Cysteine function governs its conservation and degeneration and restricts its utilization on protein surfaces

J Mol Biol. 2010 Dec 17;404(5):902-16. doi: 10.1016/j.jmb.2010.09.027. Epub 2010 Oct 13.


Cysteine (Cys) is an enigmatic amino acid residue. Although one of the least abundant, it often occurs in the functional sites of proteins. Whereas free Cys is a polar amino acid, Cys in proteins is often buried, and its classification on the hydrophobicity scale is ambiguous. We hypothesized that the deviation of Cys residues from the properties of a free amino acid is due to their reactivity and addressed this possibility by examining Cys in large protein structure data sets. Compared to other amino acids, Cys was characterized by the most extreme conservation pattern, with the majority of Cys being either highly conserved or poorly conserved. In addition, clustering of Cys with another Cys residue was associated with high conservation, whereas exposure of Cys on protein surfaces was associated with low conservation. Moreover, although clustered Cys behaved as polar residues, isolated Cys was the most buried residue of all, in disagreement with known chemical properties of Cys. Thus, the anomalous hydrophobic behavior and conservation pattern of Cys can be explained by elimination of isolated Cys from protein surfaces during evolution and by clustering of other Cys residues. These findings indicate that Cys abundance is governed by Cys function in proteins rather than by the sheer chemical-physical properties of free amino acids, and suggest that a high tendency of Cys to be functionally active can considerably limit its abundance on protein surfaces.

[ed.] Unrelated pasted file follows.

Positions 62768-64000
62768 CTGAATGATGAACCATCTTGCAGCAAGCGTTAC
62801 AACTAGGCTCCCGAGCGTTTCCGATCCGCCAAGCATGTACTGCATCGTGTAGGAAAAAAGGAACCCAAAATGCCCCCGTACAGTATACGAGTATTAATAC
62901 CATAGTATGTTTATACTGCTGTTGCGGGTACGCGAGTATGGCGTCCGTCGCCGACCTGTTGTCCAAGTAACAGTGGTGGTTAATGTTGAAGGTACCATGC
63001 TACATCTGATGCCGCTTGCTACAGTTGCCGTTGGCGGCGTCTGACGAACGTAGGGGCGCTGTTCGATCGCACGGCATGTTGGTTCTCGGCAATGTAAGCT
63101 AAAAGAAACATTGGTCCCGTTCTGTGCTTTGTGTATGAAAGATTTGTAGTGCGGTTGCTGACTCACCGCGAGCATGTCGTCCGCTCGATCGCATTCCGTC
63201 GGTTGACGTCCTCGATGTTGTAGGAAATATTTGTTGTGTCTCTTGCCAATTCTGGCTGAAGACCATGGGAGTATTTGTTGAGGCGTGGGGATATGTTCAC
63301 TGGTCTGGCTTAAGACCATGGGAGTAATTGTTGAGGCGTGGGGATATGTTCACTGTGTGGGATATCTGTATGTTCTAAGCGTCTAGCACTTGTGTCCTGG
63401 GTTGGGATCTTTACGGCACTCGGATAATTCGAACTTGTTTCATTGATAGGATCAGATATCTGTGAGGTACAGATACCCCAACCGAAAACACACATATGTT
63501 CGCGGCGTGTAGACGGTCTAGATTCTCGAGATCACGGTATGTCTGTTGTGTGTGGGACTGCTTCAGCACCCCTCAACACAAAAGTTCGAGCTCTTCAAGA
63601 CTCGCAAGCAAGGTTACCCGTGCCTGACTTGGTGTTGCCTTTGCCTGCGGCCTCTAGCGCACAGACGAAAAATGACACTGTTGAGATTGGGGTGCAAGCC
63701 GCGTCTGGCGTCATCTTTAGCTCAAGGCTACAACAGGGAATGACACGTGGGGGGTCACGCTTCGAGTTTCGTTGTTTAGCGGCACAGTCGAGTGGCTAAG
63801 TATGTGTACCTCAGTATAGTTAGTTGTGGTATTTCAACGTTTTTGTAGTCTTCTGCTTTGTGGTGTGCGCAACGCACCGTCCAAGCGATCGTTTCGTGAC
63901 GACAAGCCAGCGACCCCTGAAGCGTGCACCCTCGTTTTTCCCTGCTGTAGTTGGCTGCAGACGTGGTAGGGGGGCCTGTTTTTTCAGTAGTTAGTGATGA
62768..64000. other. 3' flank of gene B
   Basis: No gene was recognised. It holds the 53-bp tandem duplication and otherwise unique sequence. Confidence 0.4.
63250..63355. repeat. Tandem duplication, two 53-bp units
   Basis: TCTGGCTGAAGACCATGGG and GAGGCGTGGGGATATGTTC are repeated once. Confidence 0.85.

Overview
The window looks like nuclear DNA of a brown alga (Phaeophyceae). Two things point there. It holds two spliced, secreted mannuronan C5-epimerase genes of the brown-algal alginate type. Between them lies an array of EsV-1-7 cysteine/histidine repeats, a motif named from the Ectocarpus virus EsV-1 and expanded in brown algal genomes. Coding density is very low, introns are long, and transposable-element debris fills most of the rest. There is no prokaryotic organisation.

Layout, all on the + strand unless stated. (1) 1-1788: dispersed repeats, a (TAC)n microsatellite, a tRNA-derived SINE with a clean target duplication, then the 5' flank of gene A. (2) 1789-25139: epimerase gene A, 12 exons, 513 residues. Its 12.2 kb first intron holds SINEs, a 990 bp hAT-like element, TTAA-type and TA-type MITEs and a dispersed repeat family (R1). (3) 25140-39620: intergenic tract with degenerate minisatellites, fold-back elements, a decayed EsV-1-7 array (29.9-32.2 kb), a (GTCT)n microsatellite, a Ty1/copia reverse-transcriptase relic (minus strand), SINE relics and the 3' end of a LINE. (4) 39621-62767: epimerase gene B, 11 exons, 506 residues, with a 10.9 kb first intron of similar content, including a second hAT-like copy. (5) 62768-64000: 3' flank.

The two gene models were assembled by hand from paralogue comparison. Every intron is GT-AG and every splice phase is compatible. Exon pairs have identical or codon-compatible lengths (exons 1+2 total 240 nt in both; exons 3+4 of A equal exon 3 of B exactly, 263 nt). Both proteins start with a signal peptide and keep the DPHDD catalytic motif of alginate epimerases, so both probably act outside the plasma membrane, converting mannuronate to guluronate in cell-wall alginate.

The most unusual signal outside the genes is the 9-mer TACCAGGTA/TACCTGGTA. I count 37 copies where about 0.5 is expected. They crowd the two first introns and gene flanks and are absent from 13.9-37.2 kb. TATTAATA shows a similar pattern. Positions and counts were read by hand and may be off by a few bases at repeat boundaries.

Publication types

  • Research Support, N.I.H., Extramural

MeSH terms

  • Computational Biology / methods
  • Conserved Sequence
  • Cysteine / chemistry*
  • Cysteine / genetics
  • Cysteine / metabolism*
  • Hydrophobic and Hydrophilic Interactions
  • Protein Folding
  • Protein Structure, Tertiary
  • Proteins / chemistry*
  • Proteins / genetics
  • Proteins / metabolism*


  • Proteins
  • Cysteine